If Turkey really cares about this issue then its best approach is to try to force Israel to lift the blockade through political pressure via the UN / ICJ / etc. It is a safe strategy that wins points but has no chance for major conflagrations.

I agree that in order to avoid millitary confrontations of which the outcome is never guaranteed, Turkey should go the way of the interational institutions, so UN and ICJ. However, what will be the consequences, even if the actions of Turkey in these institutions are very succesfull? I am afraid that condemnations of Israel will lead to nothing. Remember the decisions of the ICJ about the apartheids wall near the armistice line of 1949. Israel was condemned and the wall is still there.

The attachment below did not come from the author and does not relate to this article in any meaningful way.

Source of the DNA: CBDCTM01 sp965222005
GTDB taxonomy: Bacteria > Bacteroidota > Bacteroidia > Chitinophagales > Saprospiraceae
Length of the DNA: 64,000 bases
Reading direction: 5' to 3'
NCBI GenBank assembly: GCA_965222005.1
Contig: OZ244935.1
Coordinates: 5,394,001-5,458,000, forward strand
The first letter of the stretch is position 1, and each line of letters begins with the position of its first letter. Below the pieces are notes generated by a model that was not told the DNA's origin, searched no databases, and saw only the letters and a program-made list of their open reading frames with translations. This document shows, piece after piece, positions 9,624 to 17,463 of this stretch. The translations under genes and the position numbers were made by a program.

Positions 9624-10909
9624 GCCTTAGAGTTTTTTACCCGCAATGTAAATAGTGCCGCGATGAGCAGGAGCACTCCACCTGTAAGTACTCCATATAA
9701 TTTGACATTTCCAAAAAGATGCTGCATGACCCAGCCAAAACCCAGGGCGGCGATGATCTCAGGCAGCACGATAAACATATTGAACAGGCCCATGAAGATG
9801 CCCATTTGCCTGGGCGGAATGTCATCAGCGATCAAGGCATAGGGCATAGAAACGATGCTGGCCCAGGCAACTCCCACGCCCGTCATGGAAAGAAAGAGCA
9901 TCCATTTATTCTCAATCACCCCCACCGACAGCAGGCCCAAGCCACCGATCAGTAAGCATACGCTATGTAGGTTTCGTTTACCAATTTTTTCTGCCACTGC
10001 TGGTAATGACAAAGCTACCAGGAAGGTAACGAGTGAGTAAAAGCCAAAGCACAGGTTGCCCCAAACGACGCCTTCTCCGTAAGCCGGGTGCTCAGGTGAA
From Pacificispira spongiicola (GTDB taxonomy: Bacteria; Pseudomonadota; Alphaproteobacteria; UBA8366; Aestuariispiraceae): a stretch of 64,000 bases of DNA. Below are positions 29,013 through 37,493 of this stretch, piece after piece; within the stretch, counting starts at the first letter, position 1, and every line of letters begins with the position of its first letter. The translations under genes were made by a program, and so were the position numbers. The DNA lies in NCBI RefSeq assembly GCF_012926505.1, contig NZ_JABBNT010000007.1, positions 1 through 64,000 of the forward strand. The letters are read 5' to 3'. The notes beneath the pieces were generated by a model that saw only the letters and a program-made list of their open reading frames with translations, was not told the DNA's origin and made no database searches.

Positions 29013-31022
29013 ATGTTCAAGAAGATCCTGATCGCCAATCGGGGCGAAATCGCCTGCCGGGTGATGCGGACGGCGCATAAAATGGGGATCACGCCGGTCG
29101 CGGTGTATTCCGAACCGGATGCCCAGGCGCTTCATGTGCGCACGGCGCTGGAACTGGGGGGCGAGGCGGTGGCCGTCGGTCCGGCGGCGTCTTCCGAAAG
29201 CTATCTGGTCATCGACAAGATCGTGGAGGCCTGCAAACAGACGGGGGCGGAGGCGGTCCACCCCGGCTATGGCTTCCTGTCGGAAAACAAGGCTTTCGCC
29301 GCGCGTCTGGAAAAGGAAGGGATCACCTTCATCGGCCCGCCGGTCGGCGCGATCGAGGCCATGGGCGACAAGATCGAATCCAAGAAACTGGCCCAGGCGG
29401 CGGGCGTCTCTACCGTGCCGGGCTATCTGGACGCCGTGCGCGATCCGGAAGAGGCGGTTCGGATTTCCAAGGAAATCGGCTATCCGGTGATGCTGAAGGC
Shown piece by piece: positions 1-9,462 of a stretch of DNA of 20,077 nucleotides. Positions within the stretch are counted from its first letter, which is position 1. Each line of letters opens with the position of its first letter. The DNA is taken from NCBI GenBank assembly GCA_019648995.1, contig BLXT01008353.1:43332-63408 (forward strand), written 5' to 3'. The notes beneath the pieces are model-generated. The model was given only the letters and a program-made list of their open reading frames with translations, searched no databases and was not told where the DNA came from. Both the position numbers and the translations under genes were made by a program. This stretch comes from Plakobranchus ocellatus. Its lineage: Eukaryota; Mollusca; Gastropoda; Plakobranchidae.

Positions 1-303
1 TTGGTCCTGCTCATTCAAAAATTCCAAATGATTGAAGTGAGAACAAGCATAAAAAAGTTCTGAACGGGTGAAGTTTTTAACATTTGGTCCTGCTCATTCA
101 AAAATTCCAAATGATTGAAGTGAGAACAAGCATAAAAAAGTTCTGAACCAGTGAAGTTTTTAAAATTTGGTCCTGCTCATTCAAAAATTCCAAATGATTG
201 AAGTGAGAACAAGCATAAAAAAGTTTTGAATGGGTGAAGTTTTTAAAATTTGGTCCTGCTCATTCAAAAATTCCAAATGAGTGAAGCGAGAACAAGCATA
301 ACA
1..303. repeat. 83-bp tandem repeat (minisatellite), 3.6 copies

Israel has never taken any notice of international condemnations and UN resolutions. With impunity ! So why expect any difference in israeli behaviour when it is clearly decided by the ICJ that the Gaza siege is illegal and doesn't align with international law ( Geneva treaty, San Remo etc. )
The mainproblem of the israeli intransigance was and still is the continuing support of the US for israeli policy

Turkey, as a member of NATO does not have to bow the the American wishes. If it is to work with NATO Turkey must first decide if the action is right or wrong. Since NATO's aid to rebels in Libya is an illegal act according to International Law, Turkey has every right, every legal reason, to just say no.

You're kidding, right? It's enough for Israel to frown and the US will dutifully pounce on Turkey.
http://occupiedpalestine.wordp...
And if that's not enough to scare Turkey, why, some kurdish trouble can always be created by the MOSAD so that Turkey has to react so that "the international community" choir will be directed by USrael in long howl of indignation. I wonder if the refrain will include the leitmotive "his own people"